The casualties were few, and will be reported as soon as accurately ascertained.
All of which is respectfully submitted.
Your obedient servant,
HENRY M. NAGLEE,
Captain HENRY W. SMITH,
Assistant Adjutant-General, Casey's Division.
Numbers 52. Report of Brigadier General Innis N. Palmer,
U. S. Army, of reconnaissance toward Lee's Mill, April 29.
HEADQUARTERS THIRD BRIGADE, CASEY'S DIVISION.
April 30, 1862
CAPTAIN: In obedience to the instructions received from headquarters of the division I have the honor to report that on consulting with General Smith, who was sending out a reconnoitering party on my right, I advanced five companies of the Ninety-third Regiment to move to the front, keeping up the connection with the Seventy-seventh Regiment, Davidson's brigade, which was acting as escort to the officer sent by General Smith to make the reconnaissance to his front. The officer commanding these companies had orders to return with the Seventy-seventh whenever the reconnaissance was made. Two regiments and the battery were paraded, but held in reserve in the field near the telegraph tower, and two regiments were deployed in front of my line of pickets with orders to move to the front, drive in the enemy's pickets, if any were out, and ascertain, if possible, the condition of the works in front of my line toward Lee's Mill.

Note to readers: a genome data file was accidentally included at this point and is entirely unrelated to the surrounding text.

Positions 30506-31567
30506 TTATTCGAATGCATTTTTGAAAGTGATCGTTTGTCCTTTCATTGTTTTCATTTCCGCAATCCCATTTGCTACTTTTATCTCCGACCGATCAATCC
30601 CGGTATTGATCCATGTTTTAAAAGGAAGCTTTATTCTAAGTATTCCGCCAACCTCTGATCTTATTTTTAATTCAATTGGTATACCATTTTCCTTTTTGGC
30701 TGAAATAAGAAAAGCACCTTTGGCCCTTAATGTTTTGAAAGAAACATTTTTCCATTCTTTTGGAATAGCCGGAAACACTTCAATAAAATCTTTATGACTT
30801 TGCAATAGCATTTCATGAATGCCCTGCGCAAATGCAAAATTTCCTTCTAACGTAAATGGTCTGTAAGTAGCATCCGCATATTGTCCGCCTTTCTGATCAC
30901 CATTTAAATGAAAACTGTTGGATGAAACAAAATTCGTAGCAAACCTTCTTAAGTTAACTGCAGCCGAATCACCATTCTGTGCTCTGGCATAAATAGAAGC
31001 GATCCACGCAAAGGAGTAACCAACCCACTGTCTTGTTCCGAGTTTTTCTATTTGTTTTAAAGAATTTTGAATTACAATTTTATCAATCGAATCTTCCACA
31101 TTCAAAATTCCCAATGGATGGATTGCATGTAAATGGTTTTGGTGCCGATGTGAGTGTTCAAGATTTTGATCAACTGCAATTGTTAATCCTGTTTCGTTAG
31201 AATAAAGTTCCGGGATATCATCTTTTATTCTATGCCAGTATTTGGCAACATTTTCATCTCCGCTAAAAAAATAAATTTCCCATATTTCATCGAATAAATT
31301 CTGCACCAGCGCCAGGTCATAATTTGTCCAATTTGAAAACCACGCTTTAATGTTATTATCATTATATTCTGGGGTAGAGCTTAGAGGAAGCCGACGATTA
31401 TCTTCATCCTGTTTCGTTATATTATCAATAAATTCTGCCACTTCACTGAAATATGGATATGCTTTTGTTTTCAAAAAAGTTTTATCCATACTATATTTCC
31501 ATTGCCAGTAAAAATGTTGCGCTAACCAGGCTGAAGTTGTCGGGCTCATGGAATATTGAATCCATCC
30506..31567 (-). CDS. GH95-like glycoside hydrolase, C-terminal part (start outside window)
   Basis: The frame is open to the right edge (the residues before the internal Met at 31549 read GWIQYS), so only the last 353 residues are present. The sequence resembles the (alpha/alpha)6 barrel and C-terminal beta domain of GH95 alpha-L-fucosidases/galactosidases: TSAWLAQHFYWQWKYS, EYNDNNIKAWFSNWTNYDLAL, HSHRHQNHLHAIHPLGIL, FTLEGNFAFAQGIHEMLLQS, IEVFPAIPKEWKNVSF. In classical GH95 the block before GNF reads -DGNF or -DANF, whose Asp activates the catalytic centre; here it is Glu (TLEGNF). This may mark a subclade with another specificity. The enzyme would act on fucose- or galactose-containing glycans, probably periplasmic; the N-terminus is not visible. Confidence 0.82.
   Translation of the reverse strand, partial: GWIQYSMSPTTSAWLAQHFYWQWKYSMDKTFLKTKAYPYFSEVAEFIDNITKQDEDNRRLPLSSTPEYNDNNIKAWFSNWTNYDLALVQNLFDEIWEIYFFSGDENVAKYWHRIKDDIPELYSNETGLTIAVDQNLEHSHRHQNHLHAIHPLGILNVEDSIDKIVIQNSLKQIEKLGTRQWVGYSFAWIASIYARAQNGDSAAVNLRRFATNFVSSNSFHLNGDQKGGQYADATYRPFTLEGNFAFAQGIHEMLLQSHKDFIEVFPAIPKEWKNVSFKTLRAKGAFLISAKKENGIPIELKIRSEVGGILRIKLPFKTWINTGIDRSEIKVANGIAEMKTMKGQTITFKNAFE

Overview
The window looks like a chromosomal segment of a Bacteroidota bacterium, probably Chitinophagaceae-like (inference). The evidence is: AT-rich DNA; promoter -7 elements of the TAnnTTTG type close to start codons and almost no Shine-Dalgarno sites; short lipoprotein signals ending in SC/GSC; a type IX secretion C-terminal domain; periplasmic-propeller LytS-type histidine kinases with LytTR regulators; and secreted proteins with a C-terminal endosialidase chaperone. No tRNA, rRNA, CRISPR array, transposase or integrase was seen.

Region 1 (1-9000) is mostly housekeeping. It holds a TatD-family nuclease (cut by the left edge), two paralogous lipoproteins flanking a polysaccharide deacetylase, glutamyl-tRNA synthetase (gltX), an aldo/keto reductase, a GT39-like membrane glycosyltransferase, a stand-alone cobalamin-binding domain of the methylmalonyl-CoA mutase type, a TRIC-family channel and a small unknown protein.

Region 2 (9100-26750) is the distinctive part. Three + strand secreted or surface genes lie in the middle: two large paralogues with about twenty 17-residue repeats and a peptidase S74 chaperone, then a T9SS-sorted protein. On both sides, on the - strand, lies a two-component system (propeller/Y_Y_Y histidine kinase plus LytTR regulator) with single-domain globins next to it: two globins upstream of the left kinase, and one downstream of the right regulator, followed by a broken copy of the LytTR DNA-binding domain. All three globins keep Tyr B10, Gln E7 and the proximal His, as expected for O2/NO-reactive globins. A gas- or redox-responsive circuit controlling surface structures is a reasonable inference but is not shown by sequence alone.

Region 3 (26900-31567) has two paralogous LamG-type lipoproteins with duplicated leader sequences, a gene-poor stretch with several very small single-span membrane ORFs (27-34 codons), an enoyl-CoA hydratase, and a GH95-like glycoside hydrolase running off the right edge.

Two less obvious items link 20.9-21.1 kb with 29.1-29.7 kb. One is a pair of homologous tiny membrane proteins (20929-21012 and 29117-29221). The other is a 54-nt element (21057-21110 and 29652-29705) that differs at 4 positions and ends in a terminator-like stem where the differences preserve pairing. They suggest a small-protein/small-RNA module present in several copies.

The order for the reconnaissance was not received until 4 p.m. and I had but a very short time in which to work, as I though it necessary to order the party to return to the reserve by dark. Colonel Belknap, of the Eighty-fifth, who had the right of the line, moved directly forward to the creek, but found it impassable. The enemy's pickets commenced firing upon this regiment only from the other side of the creek, where they were posted in front of a few rifle pits. The fire was not returned until the men reached the creek. As soon as the fire was returned all of the pickets disappeared. By this time it was nearly dark, and this regiment returned as directed. The Ninety-eighth, under Major Mann, deployed on the left of the Eighty-fifth and moved forward, feeling the men of General Naglee's brigade on the left. This regiment had no pickets at all, but they were under the fire of the forts in front, which had opened on General Naglee. Major Mann did all that could be expected, and returned a little after dark.
The only information gained by this short reconnaissance is that the enemy's pickets appear to be posted as usual in front of my line, but only on the other side of the creek.
The sharp firing from the front, which I presume has been reported by General Naglee, convinces me that up to last night the works in front toward Lee's Mill had not been evacuated.